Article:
His absence was conspicuous Monday at the New York premiere, his co-stars noted.
"He should be here, shouldn't he? Because this is his big moment; because he is the most amazing thing in the picture," said Michael Caine, who plays Bruce Wayne's butler, Alfred. "And it's not because he's dead or something and everyone's concentrating on him. He would have been the most amazing thing in the picture anyway."
Caine also praised the late actor's commitment to immersing himself in a character, something he says is evident from Ledger's opening monologue.
"It's one of the finest close-ups I've ever seen," Caine said.
Other members of the cast praised Ledger for redefining the character brought to life in the past by Mark Hamill ("Batman Beyond: Return of the Joker") and Jack Nicholson ("Batman"). See members of the cast praise Ledger »
Aaron Eckhart, who plays District Attorney Harvey Dent, said it was tragic that Ledger wasn't around to celebrate his achievement.
"It's hard to talk about; this is his. He created the Joker," Eckhart said. "He did it in his own way, and it's sad, but on the other hand, I am proud to be able to honor him tonight."
Director Christopher Nolan also praised the rest of the cast, including Christian Bale as Batman, Gary Oldman as police Lt. Jim Gordon, Maggie Gyllenhaal as Rachel Dawes and Morgan Freeman as tech wizard Lucius Fox.
Nolan, who directed "Batman Begins" three years ago, said he was glad he was able to take a step back and opt for a different approach. See the cast on the "black carpet" »
"I think we've tried to expand the scope of the story, to tell a grander, more epic tale," he told CNN. "We've tried to really take the character and take it to darker territory by introducing it to the Joker."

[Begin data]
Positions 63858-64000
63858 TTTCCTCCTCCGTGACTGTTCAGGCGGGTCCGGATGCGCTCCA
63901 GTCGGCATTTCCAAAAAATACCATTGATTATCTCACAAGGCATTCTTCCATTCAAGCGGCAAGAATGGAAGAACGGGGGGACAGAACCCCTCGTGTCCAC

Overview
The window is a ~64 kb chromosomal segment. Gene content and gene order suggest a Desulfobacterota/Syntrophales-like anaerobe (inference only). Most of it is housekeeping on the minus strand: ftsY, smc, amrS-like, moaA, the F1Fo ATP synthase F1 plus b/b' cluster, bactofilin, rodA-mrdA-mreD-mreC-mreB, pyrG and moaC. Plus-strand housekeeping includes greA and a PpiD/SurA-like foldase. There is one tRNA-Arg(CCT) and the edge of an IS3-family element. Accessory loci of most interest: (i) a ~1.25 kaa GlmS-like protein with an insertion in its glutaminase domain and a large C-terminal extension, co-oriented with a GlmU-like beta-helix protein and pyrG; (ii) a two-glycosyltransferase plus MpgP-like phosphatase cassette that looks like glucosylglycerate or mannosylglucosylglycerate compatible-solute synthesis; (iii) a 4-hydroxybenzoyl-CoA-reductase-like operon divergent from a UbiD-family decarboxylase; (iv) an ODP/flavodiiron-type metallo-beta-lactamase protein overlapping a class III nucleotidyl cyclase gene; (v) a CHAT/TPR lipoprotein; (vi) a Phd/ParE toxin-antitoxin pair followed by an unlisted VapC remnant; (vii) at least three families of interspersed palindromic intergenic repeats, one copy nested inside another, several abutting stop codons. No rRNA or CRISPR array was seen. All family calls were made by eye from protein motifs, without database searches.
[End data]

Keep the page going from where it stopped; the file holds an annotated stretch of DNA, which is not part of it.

Nolan seems to have made believers even out of those who were not die-hard fans of the Batman series, including Gyllenhaal, who said she was "never a superhero movie kind of girl."
"I watched a Batman here, a Batman there, but this is different," she said. "Chris [Nolan] wanted us to play everything for truth. It's about real people in the midst of this wild crazy Batman world. And I became a Batman fan shooting it. I mean, have Batman sweep you up and save you from certain death. It converts a girl, you know?"
The movie was expected to be shown on a record-breaking 9,200 screens in its opening, according to its studio, Warner Bros. (Like CNN, Warner Bros. is a division of Time Warner.)
Hollywood columnist Nikki Finke said that insiders at the studio are being conservative, predicting a weekend opening of between $90 million and $100 million -- strong but not record-breaking.
But box office experts, according to Finke, are saying the movie could make as much as $130 million, which would make it a narrow third for best opening weekend, behind "Spider-Man 3" ($151 million) and "Pirates of the Caribbean: Dead Man's Chest" ($136 million).
Regardless of how much money the movie grosses, by far the biggest anticipation may be whether the Academy Awards agree with those -- including Oldman -- who say Ledger should earn an Oscar.
"I just wish that he was here to talk about his performance," he said. "I really feel that there is at least an Oscar nomination, if not a win for him. He really is that good."
CNN entertainment producer Doug Ganley contributed to this report.